Almost every day, it seems, there is a letter to the editor of the Post-Gazette that complains about the illegitimacy of suburban interest in the election for Mayor of the City of Pittsburgh. Today's installment, from Guy DeFazio of Greenfield, is relatively tame:
As current residents of the city of Pittsburgh, my wife and I take exception to Craig Conley's Oct. 11 letter ("City Voters, Change Your Ways on Election Day"). He claims that city residents have no common sense when it comes to our "woes" and the upcoming mayoral election. We'd like to know why this is of any concern to him, as a suburbanite. He apparently chose to leave the city to move to the suburbs. Maybe he should have stayed and fought for change.
It seems that the people who are most critical and judgmental of the city and its residents are those who no longer live here, or those who never did. Mr. Conley no longer lives here; he should not sink to insulting those of us who do.
I don't wish to insult City residents, plenty of whom are as disgusted by the antics and immaturity of the current Mayor as are my fellow suburbanites. It's the persistent us-vs.-them attitude that intrigues me.
There are some American cities that have every good reason to look down on their suburban neighbors. New York. Chicago. (OK, maybe there are two American cities that can do that.) There are other American cities that look down on their suburban neighbors because their egos would have it no other way, and they get away with it sometimes because they've got genuine urban charm that goes back centuries. Boston ("the Hub") comes to mind, and perhaps Philadelphia.
That brings me to Pittsburgh. I'm hard pressed to think of any other American city today where the city/suburb conflict is so stark, or where the persistent anxiety about the suburbs is so unjustified. Certainly, in the first half of the 20th century, the City of Pittsburgh was rich and powerful and important. In the latter half of the 20th century, increasingly the City was not, and increasingly the suburbs are wealthy, if not necessarily always important, or powerful. Historical hangovers take a long time to improve, if they ever do.
This plays out both materially (money and jobs) and conceptually (the energy and vision that drives the region). I'll leave the material details to Chris, who always does a better job with that stuff than I ever could do. But I do get the point that suburbanites who work in the City but don't pay City taxes are responsible for some portion of the City's fiscal woes. They aren't the only ones who might be paying taxes; there are plenty of big, needy fish in town who could pony up much more.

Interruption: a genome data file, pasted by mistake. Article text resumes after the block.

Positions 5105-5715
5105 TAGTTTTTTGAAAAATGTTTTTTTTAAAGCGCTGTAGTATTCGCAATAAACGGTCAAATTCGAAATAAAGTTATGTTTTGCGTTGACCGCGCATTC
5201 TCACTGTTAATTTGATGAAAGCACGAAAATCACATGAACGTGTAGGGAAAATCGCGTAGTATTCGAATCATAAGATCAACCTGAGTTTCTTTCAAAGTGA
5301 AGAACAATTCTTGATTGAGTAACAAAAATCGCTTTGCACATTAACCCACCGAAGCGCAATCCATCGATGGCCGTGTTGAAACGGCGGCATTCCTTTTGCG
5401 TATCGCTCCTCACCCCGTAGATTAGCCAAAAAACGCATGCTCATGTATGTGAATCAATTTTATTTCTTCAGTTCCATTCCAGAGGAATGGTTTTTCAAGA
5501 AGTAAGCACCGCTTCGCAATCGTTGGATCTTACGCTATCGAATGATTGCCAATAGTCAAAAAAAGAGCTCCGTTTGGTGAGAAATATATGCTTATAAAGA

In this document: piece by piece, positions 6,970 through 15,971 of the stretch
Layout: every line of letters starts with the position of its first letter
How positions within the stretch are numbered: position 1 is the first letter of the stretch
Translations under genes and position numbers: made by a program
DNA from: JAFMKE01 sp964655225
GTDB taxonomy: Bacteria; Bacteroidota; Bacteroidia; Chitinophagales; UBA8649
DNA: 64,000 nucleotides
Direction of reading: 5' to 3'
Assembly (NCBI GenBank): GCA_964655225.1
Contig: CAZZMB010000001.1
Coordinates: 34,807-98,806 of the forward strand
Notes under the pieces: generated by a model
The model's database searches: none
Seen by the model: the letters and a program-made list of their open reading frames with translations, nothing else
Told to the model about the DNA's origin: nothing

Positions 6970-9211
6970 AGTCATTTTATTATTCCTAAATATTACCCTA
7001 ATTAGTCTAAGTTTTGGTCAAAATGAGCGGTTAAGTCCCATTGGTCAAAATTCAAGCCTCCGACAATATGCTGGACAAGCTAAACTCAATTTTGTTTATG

The conceptual point, however, is that the anxiety is backward-looking rather than forward-looking. (Ah, so what's new about that in Pittsburgh?) Economically and culturally the City of Pittsburgh needs its suburbs just as much as the suburbs need the City. The future of Pittsburgh is not merely a City issue; it's a regional issue. This is why suburban-ites care about the next Mayor of Pittsburgh, whether or not they are former City residents. There are pockets of economic vitality and promise in both City and suburb - and beyond. Leaders and members of political, business, educational, cultural, and community institutions live all over the place. Like a lot of people in Western PA, I'd like to find ways to engage more of them in regional solutions. I'd like to encourage in-migration of all kinds of populations, to all kinds of different communities. How do we engage them? Attract them? With the man that Chad Hermann calls The Boy Who Would Be Mayor?
Up in Boston, Tom Menino has been Mayor for a long time. He's far from perfect, but he's a great ambassador for and advocate of both city and region. Boston isn't the Hub of anything except in the minds of people who believe, and Menino has the maturity and stature and presence to get them to believe. (Pace Tug McGraw.) Unless the City of Pittsburgh lets go of its suburban anxiety, it runs the risk of becoming something else -- a hole in the Western PA doughnut.